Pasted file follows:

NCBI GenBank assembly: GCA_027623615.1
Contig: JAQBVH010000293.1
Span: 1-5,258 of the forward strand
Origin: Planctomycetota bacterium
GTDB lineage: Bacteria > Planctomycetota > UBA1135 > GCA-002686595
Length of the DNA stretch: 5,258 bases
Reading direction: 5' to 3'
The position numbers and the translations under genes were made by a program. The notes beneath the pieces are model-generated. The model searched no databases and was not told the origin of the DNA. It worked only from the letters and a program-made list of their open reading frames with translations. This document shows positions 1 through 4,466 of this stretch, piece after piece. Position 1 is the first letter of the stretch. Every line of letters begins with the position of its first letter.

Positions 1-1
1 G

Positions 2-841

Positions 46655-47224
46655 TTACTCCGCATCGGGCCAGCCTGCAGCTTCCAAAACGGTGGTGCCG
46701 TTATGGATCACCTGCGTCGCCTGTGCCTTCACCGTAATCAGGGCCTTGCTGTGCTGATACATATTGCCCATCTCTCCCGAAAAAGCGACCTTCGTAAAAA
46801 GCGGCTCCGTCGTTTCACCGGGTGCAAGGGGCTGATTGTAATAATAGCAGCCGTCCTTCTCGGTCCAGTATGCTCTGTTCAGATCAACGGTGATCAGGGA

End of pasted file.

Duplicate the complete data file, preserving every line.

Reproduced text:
NCBI GenBank assembly: GCA_027623615.1
Contig: JAQBVH010000293.1
Span: 1-5,258 of the forward strand
Origin: Planctomycetota bacterium
GTDB lineage: Bacteria > Planctomycetota > UBA1135 > GCA-002686595
Length of the DNA stretch: 5,258 bases
Reading direction: 5' to 3'
The position numbers and the translations under genes were made by a program. The notes beneath the pieces are model-generated. The model searched no databases and was not told the origin of the DNA. It worked only from the letters and a program-made list of their open reading frames with translations. This document shows positions 1 through 4,466 of this stretch, piece after piece. Position 1 is the first letter of the stretch. Every line of letters begins with the position of its first letter.

Positions 1-1
1 G

Positions 2-841

Positions 46655-47224
46655 TTACTCCGCATCGGGCCAGCCTGCAGCTTCCAAAACGGTGGTGCCG
46701 TTATGGATCACCTGCGTCGCCTGTGCCTTCACCGTAATCAGGGCCTTGCTGTGCTGATACATATTGCCCATCTCTCCCGAAAAAGCGACCTTCGTAAAAA
46801 GCGGCTCCGTCGTTTCACCGGGTGCAAGGGGCTGATTGTAATAATAGCAGCCGTCCTTCTCGGTCCAGTATGCTCTGTTCAGATCAACGGTGATCAGGGA